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Deaf Day Drama 1 (0m, 1f) View Details Compare
Short
Synopsis

A young mother encourages her deaf son to interact with other children by creating a practice day at the park. She has to help her son overcome his fear of others teasing him. At the end of the day, the son is charged with determination but still fears the hearing world and requests the next day be spent at home as a quiet day.

"…a gentle, enchanting one-woman show…it's endearing throughout." —NY Times."

High Dive Comedy/Satire; Drama 1 (0m, 1f) View Details Compare
Short
Synopsis

An American woman about to turn fifty is standing on a high dive at a pool in a hotel in Greece. She is on vacation with her husband and eleven-year-old son. Her son has requested that she jump off the board. She, being terrified of heights, has managed to climb to the platform and now clings to the railings as she tries to will herself to leap into the blue Greek air and down into the water of the pool. As she stands on the board, she considers her life. She begins with the experience of her vacations themselves. At this point, she and her family are in Greece exactly at the moment that CNN has announced Athens as the hottest city in the world, one degree hotter than Cairo. Other vacations have included cold snaps in Florida that caused the fish to freeze in the ocean; the honeymoon in Hawaii during a hurricane season; waking up in Mexico to an 8.1 earthquake and so on. She includes other adventures as well: time spent in VISTA; work in dinner theatre with Dorothy Lamour and Mickey Rooney; an appearance on the $25,000 Pyramid show with Peter Lawford as her partner; the walk across a rope bridge in the French Alps at dusk, etc. The key ingredient to this one-woman show, is that it begins in the lobby at half hour. The performer invites audience members (35 people) to participate in the show by reading lines from the script (sides). The lines are delivered from their seats and range from one word to several pages of dialogue. The show then begins with a conversation with the audience about the participation. The involvement of the audience provides the opportunity for them to experience the point of the play: the willingness to take risks and jump in. This is a one-woman show with a very large cast.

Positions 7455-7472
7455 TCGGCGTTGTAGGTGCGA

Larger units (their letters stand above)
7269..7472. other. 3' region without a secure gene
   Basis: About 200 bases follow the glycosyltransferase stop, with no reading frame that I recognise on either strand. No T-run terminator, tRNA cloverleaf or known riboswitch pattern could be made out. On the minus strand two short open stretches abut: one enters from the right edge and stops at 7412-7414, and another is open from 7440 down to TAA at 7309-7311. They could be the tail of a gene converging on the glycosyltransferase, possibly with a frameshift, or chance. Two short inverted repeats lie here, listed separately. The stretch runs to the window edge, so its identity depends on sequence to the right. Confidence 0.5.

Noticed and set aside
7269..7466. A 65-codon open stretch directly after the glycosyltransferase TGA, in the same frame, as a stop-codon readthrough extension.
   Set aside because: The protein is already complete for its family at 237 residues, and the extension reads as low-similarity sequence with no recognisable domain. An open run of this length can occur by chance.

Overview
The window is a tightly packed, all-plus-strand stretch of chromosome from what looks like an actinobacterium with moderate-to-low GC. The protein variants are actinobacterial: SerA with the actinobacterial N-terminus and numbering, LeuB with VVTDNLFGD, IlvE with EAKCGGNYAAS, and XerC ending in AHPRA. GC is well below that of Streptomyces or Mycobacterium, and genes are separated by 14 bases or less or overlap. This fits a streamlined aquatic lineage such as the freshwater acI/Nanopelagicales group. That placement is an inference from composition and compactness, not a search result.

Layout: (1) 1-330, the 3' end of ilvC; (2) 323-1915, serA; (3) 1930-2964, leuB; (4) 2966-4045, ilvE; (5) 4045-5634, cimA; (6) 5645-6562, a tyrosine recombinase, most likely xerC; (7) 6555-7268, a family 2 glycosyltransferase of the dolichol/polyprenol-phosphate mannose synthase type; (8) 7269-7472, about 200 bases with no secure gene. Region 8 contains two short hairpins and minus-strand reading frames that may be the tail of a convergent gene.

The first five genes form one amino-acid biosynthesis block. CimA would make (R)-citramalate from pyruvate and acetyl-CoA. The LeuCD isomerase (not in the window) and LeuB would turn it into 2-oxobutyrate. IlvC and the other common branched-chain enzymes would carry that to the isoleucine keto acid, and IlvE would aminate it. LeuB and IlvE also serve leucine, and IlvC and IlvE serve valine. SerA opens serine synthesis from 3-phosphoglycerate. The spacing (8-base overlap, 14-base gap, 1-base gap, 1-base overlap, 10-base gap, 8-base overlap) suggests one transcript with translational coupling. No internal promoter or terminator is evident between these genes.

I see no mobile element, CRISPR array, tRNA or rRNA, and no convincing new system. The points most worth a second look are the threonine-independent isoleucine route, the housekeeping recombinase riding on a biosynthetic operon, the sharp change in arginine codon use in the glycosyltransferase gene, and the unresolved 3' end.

"The show involves the audience as well. There are thirty-four people involved…and though it's a risky gimmick…it works!" —NY Times. "HIGH DIVE is well worth the plunge. This brief and light-hearted look at Ayvazian's misadventures…is an engaging and often hilarious show from beginning to end." —NY Daily News. "The narrative covers what goes through her head on the high dive board…Will she or won't she jump off? Refracted backward and forward in her routine, this tiny moment reveals her entire life, a chronicle of comic disaster. And the surprise ending gives the laughter an unexpected deep pathos." —Village Voice. "…it's fun…like meeting a flamboyant friend for a cup of coffee." —Wall Street Journal.   

Lovely Day Drama 3 (2m, 1f) View Details Compare
Short
Synopsis

As Fran and Martin celebrate their wedding anniversary, they learn of a military recruiter's visit to their only son's high school. Faced with the prospect of his enlistment, they find themselves on opposite sides of one of the most profound questions any mother or father can face.